Uri Ben Baruch
Uri Ben Baruch (Hebrew: אורי בן ברוך, 1910 – December 21, 1984) was a Liqa Kahnet (High priest) and the main leader of the Ethiopian Jewish community for nearly 50 years, from the Italian occupation of Ethiopia and until his death. 
For many years Uri Ben Baruch was a dominant figure in the leadership of the Beta Israel community and was distinguished for his leadership and rhetorical abilities.
Childhood and youth
Baruch was born in 1910 in the village Balnagab in northern Ethiopia to the prominent Liqa Kahnet Baruch Ahdnan whom was the main spiritual leader of the Ethiopian Jews for many years until his death. Baruch was the third son of 8 brothers and sisters.
Three of Baruch's brothers studied religion with their father and from other priests. His father was considered to be the spiritual leader of the Beta Israel community and later became a close friend of Dr. Jacques Faitlovitch, who visited their village several times and discussed matters of religion with Kes Abba Baruch Ahdnan many times.
As the Liqa Kahnat (High priest) in Ethiopia
When Baruch's father reached old age, various parties in the Beta Israel community began requesting that Baruch would be appointed as a successor to this dad, thus becoming the spiritual leadership of the Beta Israel community. Baruch gently refused, claiming that he wasn't eligible since he was not the eldest son. After many convictions he eventually accepted the request, and was appointed as the new religious leader in a grand ceremony in the presence of 120 religious leaders and as well as the general public. Baruch's dad eventually died in 1936. Baruch was the main spiritual leader of the Ethiopian Jewish community for nearly 50 years.
In 1966, Baruch took part in the establishment of the organization "Beta Israel's Congregation" (קהילות בית ישראל) which aimed at promoting immigration to the state of Israel amongst the Beta Israel community living in all provinces of Ethiopia. As part of these efforts, through the years Baruch sent various letters to Israeli prime ministers, presidents and other officials in an attempt to gain their help. In these letters Baruch described the dire situation of the Ethiopian Jews, which he claimed was deteriorating due to the mission operations, hostilities and discrimination from the government. Due to this activity Baruch and his son Yair Berhan, were both arrested and accused of subversive activity against the reign of Emperor Haile Selassie. Due to this activity Baruch and his son were brought to the emperor and were asked to explain the meaning of their acts. After several hours with the Emperor and his advisers, the emperor decided to release the two.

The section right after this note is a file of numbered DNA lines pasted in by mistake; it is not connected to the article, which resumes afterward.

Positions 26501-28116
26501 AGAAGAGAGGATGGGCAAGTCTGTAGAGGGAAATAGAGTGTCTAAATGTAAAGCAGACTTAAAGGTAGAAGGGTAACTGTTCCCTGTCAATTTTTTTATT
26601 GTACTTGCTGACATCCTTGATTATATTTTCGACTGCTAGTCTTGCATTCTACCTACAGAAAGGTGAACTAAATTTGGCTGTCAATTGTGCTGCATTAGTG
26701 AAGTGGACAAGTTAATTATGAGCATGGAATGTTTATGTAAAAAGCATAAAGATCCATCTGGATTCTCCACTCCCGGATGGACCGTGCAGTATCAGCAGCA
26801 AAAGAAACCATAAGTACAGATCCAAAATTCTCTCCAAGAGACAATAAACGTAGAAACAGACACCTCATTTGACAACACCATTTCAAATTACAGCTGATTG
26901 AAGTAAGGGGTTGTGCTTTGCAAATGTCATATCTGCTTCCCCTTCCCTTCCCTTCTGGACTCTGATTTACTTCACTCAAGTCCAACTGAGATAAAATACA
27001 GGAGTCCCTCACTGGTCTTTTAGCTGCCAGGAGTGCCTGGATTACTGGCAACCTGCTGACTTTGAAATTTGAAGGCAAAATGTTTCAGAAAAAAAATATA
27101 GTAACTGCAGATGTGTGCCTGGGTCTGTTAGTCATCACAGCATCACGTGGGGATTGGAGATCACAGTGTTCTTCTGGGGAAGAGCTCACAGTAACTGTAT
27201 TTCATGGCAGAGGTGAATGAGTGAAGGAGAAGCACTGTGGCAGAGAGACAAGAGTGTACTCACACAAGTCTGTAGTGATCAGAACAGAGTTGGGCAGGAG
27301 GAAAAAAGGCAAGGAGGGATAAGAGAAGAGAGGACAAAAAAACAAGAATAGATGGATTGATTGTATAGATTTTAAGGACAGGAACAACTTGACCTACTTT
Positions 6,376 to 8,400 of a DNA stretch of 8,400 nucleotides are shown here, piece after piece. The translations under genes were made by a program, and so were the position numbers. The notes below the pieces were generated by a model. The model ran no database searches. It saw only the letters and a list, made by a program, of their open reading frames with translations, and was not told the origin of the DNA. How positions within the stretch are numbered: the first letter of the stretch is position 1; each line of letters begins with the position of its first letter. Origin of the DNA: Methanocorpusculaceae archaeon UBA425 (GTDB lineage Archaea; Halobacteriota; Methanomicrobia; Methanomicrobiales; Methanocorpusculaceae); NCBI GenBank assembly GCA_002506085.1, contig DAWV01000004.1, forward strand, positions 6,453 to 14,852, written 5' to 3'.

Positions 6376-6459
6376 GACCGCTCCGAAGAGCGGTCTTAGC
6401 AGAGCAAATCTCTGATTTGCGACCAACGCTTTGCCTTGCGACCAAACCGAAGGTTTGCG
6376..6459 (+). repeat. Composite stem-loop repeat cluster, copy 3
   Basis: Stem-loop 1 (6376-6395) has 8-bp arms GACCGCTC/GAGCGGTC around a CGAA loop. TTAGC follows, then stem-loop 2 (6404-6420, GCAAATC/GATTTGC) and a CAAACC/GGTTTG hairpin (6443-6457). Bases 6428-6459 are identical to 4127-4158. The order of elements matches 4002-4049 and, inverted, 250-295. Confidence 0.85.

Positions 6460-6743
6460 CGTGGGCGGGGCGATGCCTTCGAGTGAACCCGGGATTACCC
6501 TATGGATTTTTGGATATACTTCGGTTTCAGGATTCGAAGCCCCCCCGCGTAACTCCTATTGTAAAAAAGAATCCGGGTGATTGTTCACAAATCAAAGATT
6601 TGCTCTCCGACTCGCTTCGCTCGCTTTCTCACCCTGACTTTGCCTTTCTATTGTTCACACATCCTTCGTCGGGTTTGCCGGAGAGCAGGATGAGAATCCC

In 1973 when Rabbi Ovadia Yosef became the Chief Rabbi of Israel, Baruch's organization sent a letter to Yosef requesting official recognition of the Beta Israel community. Rabbi Ovadia Yosef's ruling was unequivocal and determined that the Beta Israel are Jews and must be rescued. Following this historic ruling the Israeli Law of Return was applied to the Beta Israel community on March 3, 1975, thus paving the way for their later massive immigration to the state of Israel.
Immigration to Israel
The Jewish Agency requested Baruch to become a model and immigrate to Israel in order to get the rest of the Beta Israel community to follow him. Baruch initially refused the request and claimed that the supreme leader must remain in Ethiopia until the last Jew leave and that only then he would be capable of leaving. After pressure and persuasion from the Israeli establishment Baruch decided to emigrate to Israel as he passed the community's leadership in Ethiopia to his son Yair Berhan.
Baruch immigrated to Israel in August 1977.
In Israel Baruch continued to work for bringing the rest of the beta Israel community to Israel. Among various efforts, he met with the then Chief Rabbi Ovadia Yosef and other officials in an attempt to promote the immigration of the rest of the beta Israel community to Israel. During his old age he lived to see one of biggest Beta Israel immigration to Israel which took place during the 1980s.
Baruch died in December 21, 1984.
- Michele Anne Schoenberger, The Falashas of Ethiopia : an Ethnographic Study, University of Cambridge, 1975, pp. 211-213